The Northport Historical Society is the recipient of an original Stanley Twardowicz painting which was recently donated to the museum by Amy Fredrick. As Amy explained, her father, Robert Seaman, then a resident of Glen Cove, bought the painting from Twardowicz for $5.00 in 1961. The gouache and ink on paper is titled “#44” and was painted in 1958, two years after he moved to Northport. An abstract expressionist, Twardowicz, whose paintings are found in the Museum of Modern Art, the Hecksher Museum, and the Smithsonian American Art Museum, is best known for his movement of color. He also painted in the “color field” style. Both styles were developed in the late 40s and are considered the first American art movements to become influential in Europe. The donated painting, as well as paintings and prints from other Northport artists, will be on display in the Northport Historical Society’s Museum at 215 Main Street from March 1 – 31st.Read more
The Benefit Committee
On Thursday, October 27th, the Northport Historical Society, held its annual benefit and this year’s honoree was the Society itself. Celebrating its Diamond Anniversary, the Society bedecked the Northport Yacht Club in sparkling lights and gemstones to commemorate the 60th anniversary of their founding in 1962 by Marilyn Campbell.Read more
Part 6: 2012-2022 – History in the Making
I want to start this month’s article with an apology for an error made in my last installment. It was reported that John Amato was responsible for refinishing our floors during a major restoration project, however, it was Tom Gulemi of American Floor Refinishing who did the beautiful job. John Amato refinished the cabinetry, which also came out beautifully.
At our 2012 annual meeting, Board President Steven King stated, ‘Now, as always, we face new challenges, such as better integrating ourselves with the digital age and improving the accessibility of the collection to future generations.’ The Society did indeed spend the next decade doing just that.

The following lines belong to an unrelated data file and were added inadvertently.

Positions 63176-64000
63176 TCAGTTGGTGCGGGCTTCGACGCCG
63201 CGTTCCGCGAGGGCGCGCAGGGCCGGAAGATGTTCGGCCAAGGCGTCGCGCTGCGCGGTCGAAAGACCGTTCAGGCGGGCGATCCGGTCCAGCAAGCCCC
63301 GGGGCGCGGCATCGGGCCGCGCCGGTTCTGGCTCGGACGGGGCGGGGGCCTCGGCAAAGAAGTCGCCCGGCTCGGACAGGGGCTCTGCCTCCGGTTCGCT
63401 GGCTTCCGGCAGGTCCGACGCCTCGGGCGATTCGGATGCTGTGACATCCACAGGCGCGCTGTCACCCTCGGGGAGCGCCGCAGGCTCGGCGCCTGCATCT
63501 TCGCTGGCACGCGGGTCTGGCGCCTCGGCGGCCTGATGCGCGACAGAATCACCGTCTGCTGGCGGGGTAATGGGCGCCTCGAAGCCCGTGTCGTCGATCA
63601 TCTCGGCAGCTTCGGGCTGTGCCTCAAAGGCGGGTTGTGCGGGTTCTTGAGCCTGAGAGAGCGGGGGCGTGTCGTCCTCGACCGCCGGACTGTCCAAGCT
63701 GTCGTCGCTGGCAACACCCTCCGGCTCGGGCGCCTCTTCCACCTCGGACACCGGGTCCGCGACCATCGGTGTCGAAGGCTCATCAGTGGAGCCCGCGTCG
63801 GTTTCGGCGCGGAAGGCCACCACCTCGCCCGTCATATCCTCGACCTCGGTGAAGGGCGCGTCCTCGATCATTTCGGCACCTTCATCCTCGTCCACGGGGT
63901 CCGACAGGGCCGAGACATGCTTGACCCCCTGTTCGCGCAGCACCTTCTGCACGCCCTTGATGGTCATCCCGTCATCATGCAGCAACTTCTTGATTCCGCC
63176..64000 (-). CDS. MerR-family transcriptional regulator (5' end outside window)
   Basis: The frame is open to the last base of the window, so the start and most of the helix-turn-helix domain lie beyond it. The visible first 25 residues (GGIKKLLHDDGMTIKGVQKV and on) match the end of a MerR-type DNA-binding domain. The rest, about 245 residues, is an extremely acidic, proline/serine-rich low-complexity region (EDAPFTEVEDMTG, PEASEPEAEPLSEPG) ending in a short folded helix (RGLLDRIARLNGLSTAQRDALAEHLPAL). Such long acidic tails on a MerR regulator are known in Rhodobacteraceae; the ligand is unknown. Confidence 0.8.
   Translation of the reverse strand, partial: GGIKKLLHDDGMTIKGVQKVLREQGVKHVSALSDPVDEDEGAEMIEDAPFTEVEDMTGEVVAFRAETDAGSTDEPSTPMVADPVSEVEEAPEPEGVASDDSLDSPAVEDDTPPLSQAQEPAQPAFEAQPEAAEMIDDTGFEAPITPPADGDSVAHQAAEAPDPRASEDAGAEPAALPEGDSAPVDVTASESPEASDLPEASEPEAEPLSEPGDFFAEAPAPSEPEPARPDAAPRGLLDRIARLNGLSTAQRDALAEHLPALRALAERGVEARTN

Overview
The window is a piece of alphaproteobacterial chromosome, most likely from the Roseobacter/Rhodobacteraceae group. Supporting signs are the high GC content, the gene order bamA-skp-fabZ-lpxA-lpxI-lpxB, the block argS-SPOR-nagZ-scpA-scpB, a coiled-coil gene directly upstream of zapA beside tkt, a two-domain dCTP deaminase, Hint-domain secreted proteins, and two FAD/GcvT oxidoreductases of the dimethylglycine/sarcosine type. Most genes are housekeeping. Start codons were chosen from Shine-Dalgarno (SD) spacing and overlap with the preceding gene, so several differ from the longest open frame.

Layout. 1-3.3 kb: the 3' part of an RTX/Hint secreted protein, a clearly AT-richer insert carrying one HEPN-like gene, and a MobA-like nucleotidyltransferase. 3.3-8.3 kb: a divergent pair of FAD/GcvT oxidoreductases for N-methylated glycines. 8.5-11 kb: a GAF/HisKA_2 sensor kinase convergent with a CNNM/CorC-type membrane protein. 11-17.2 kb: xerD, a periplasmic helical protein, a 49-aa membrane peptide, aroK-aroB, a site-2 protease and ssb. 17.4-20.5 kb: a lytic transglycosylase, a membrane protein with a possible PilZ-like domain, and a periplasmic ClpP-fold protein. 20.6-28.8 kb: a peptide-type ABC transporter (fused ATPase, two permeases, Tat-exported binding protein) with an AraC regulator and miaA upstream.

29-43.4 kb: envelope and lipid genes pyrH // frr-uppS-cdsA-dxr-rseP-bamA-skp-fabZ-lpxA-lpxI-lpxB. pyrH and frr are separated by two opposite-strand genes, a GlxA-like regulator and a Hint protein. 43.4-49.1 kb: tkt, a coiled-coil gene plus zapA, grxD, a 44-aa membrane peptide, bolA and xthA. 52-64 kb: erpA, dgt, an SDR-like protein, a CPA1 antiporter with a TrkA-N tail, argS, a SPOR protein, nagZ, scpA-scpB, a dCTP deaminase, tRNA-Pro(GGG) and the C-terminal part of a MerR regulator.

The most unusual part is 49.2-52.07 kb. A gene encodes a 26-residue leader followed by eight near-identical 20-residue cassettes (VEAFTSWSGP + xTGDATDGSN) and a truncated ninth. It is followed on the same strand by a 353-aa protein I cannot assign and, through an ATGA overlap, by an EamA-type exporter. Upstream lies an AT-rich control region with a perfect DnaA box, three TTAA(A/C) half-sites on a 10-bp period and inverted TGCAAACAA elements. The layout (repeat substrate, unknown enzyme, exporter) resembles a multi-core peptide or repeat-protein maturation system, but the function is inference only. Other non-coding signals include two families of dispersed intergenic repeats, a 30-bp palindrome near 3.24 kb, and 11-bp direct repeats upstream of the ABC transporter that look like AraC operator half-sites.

Part 5: 2002 - 2012: New Century, New Milestones
The early part of the decade saw some upheaval in staff and board members; however, the Society maintained a full slate of programs, exhibits and events which included, “Northport in the First World War,” “Women of Distinction,” and “Master Builders of Northport.” Gardens on the Harbor and the Holiday House Tour were very successful fundraisers as well as Sunset on the Harbor and Mrs. Nigro’s Tea Room. In 2003, the Society hosted its first Long Island Arts and Antiques Discovery Day. Modeled after “Antiques Roadshow,” ticket holders were given the opportunity to bring their treasures to be appraised by a panel of experts, including Lark Mason, who had often appeared on Roadshow.Read more
This companion to the Black History of Northport Walking Tour lays out some of the miscellaneous clues to the makeup of Northport's Black community from the 1830s to 1900.
Unidentified group of young girls sitting on the steps of Trinity Episcopal Church circa 1905. Copyright Northport Historical Society 2022.Read more
Part 4: 1992-2002: When Donald Schluter retired in 1994 as Director, membership to the Society was at an all-time high with more than 300 individuals and 50 businesses. William O’Brien, a retired art teacher, became Director and planned to connect history with contemporary culture to reinvigorate the museum experience. His plan was put into action with the development of “The Baymen of Northport” exhibit.
The Baymen plaque was put in place by the Northport Historical Society in 1995 to coincide with its exhibit, "The Baymen of Northport."Read more
The Northport Historical Society is proud to present the First Prize-winning essay of this year's Northport Historical Society Scholarship for High School Seniors, "A History of LIPA", written by Madeleine Cierski.
Long Island Power Association plant in Asharoken, circa 1980. Photo by Klaus Moser. Copyright Northport Historical Society 2022.Read more
By the time the Northport Historical Society entered its third decade, 1982-1992, it had accomplished much to support its mission of preserving our local history. They secured landmark status for the Eaton’s Neck Lighthouse, fought to preserve historic buildings, grew a collection of documents, photographs, and artifacts, and opened a museum in the old library building to exhibit and interpret the collection. The first director, Gay Wagner’s term came to an end in 1978 and was followed by several others including Susan Lott, Olga Leone, Rod Rhodes, and Marc Tull. In 1982, Peggy Mudge, a former board president, took over the job as director.
The Society's first Director, Gay WagnerRead more